Established in 2006, the Keystone State Education Coalition is a growing grass roots, non-partisan public education advocacy group of several hundred locally elected, volunteer school board members and administrators from school districts throughout Pennsylvania. Our mission is to evaluate, discuss and inform our boards, district constituents and legislators on legislative issues of common interest and to facilitate active engagement in public education advocacy.
Senate Education Committee Moves Voucher Bill With 8-2 Vote
This afternoon, March 1, the Senate Education Committee voted to approve SB 1, the taxpayer-funded tuition voucher bill introduced by Senators Jeff Piccola (R-Dauphin), committee chairman, and Anthony Williams (D-Philadelphia). The bill was approved with a vote of 8-2, with Senators Jim Ferlo (D- Allegheny, Armstrong, Westmoreland) and Daylin Leach (D-Delaware, Montgomery) opposing the bill.
The bill was moved out of the committee following a lengthy discussion on a number of amendments relating to issues of funding and costs, constitutional impediments, measures of academic success and mandated religious instruction. Discussion in favor of the bill was dominated by Senators Piccola and Williams. Concerns about the bill were raised by Senators Dinniman (minority chairman of the committee), Ferlo and Leach, who each offered amendments addressing various points. It was acknowledged by the minority chair that the cost of the voucher program under SB 1 would reach $1 billion by the third year. Nevertheless, only three amendments were adopted, none of which substantively change the provisions of SB 1.
The committee approved three amendments, offered by Sen. Piccola, that:
* Prohibit athletic recruiting of opportunity scholarship recipients by either school districts or participating nonpublic schools.
* Require participating nonpublic schools to be nonprofit entities that are tax-exempt under section 501(c)(3) of the Internal Revenue Code and to make their written policies. regarding such matters as academics, extracurricular activities, admissions, tuition, religious studies and discipline available upon the request of parents seeking to enroll their children in the school.
* Make technical amendments to the bill to clarify the following: (1) eligibility of students to participate in years 1 and 2; (2) definition of "persistently lowest achieving school"; (3) reimbursement of transportation expenses; (4) manner of awarding vouchers; (5) funding of program by appropriations and moneys in the excess scholarship fund; (6) transitional funding for students currently attending public schools; (7) timing of EITC applications; and (8) division of EITC funds among scholarship organizations and educational improvement organizations.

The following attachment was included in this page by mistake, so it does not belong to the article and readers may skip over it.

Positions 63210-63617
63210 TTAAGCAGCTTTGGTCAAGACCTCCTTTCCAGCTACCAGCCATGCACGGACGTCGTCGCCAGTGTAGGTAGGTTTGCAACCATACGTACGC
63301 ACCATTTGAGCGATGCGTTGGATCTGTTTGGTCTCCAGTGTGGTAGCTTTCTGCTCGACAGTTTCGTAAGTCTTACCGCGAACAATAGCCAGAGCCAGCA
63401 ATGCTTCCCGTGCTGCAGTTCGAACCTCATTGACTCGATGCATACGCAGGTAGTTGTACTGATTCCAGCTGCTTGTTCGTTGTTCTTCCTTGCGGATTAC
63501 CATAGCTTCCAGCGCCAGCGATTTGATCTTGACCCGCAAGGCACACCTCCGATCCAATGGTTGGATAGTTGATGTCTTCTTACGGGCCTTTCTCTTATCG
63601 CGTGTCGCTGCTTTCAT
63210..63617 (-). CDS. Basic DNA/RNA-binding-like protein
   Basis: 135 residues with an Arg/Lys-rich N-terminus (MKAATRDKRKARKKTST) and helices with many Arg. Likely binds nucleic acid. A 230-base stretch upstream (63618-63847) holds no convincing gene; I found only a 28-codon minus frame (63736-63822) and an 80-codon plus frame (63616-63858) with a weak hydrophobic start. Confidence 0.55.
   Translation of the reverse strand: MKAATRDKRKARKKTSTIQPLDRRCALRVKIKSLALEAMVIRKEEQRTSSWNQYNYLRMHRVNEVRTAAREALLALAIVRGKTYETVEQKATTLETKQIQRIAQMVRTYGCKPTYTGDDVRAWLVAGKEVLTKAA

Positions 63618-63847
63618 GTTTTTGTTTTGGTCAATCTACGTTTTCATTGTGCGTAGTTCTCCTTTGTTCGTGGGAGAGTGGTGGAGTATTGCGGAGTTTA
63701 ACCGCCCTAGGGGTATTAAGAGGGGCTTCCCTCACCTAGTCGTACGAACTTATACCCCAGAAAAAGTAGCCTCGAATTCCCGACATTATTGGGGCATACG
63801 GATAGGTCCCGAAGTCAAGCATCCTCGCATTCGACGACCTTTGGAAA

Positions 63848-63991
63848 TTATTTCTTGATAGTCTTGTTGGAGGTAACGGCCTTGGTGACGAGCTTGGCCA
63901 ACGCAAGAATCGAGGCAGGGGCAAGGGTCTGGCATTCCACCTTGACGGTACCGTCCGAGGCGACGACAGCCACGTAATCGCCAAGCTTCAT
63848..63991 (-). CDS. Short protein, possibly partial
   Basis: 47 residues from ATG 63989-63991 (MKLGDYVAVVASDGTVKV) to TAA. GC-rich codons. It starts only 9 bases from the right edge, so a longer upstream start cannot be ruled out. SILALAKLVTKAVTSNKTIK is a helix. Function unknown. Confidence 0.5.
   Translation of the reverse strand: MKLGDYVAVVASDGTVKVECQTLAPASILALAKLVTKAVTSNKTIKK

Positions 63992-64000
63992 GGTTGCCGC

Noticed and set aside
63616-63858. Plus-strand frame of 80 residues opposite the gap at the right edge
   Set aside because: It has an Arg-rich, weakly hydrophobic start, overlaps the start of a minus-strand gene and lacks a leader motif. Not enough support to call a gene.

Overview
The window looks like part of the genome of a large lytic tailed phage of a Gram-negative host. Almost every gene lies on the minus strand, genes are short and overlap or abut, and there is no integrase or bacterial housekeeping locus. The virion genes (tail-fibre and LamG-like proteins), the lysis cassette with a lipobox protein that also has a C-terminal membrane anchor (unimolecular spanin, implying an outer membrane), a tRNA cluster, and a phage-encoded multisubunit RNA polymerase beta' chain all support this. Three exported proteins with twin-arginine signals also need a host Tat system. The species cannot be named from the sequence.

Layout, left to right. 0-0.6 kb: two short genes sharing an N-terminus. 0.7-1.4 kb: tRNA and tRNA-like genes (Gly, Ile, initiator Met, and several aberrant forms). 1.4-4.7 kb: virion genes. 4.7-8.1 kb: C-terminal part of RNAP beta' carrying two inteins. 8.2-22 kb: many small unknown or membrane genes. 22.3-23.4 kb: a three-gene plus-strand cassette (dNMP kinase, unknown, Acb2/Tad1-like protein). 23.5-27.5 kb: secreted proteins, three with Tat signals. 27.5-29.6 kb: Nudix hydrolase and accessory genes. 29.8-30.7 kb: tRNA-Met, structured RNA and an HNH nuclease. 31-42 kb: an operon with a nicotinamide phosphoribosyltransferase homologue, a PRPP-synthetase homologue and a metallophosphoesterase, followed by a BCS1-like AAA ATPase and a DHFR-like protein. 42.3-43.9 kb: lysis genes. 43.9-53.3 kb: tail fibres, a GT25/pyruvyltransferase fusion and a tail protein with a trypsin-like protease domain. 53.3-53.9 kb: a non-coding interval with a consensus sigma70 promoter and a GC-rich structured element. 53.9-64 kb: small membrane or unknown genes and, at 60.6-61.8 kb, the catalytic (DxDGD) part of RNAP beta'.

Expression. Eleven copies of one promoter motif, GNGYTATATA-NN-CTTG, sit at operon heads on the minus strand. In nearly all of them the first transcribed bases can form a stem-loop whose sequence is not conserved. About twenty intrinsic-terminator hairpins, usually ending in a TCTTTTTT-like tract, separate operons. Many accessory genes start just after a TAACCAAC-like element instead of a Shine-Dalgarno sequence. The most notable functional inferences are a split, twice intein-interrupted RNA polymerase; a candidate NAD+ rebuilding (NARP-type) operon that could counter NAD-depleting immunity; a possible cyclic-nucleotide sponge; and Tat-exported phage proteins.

Among the amendments that were rejected by the committee are those that would:
* Require voucher recipients attending a participating nonpublic school to take the PSSA or any successor tests implemented for public school students to comply with federal law. It also required the Department of Education to determine whether each participating nonpublic school is making adequately yearly progress and to annually publish aggregate data on academic performance for voucher students tested, except where the number of students tested is so low as to make their identities known.
* Require nonpublic schools to administer an assessment or a nationally normed standardized test in the same subject areas that are part of the PSSA state assessments in grades 3 - 8 and 11. The Department of Education must publish a listing of recognized nationally normed tests that may be used by a participating nonpublic school, and to report test scores.
* Require a participating nonpublic school to provide voucher recipients the ability to opt out of religious instruction or ceremonies.
* Clarify that nonpublic schools could not discriminate against students with disabilities regarding admissions.
* Require each school district to include with its annual property tax bill a notice stating the estimated costs of complying with SB 1.
* Remove language of SB 1, which deals with the reduction of student aid to a school district in the second year of the program due to a voucher recipient enrolling in a participating nonpublic school.
* Eliminate Year 3 of the voucher program and increases the total available credits to the EITC program in 2013-2014 fiscal year from $100 million to $150 million.
* Clarify that voucher funds received by a participating nonpublic school may be subject to audit in accordance with law.
* Require a participating to return the full amount of the voucher when the recipient is expelled by or requested or directed to withdrawal by the participating nonpublic school.
* Reduce the contribution deduction percentage for business firms making an EITC donation from 75% to 65% for an annual donation and 90% to 80% for a two year commitment.
The bill will now move to the full Senate for further consideration and, if passed, move to the House Education Committee.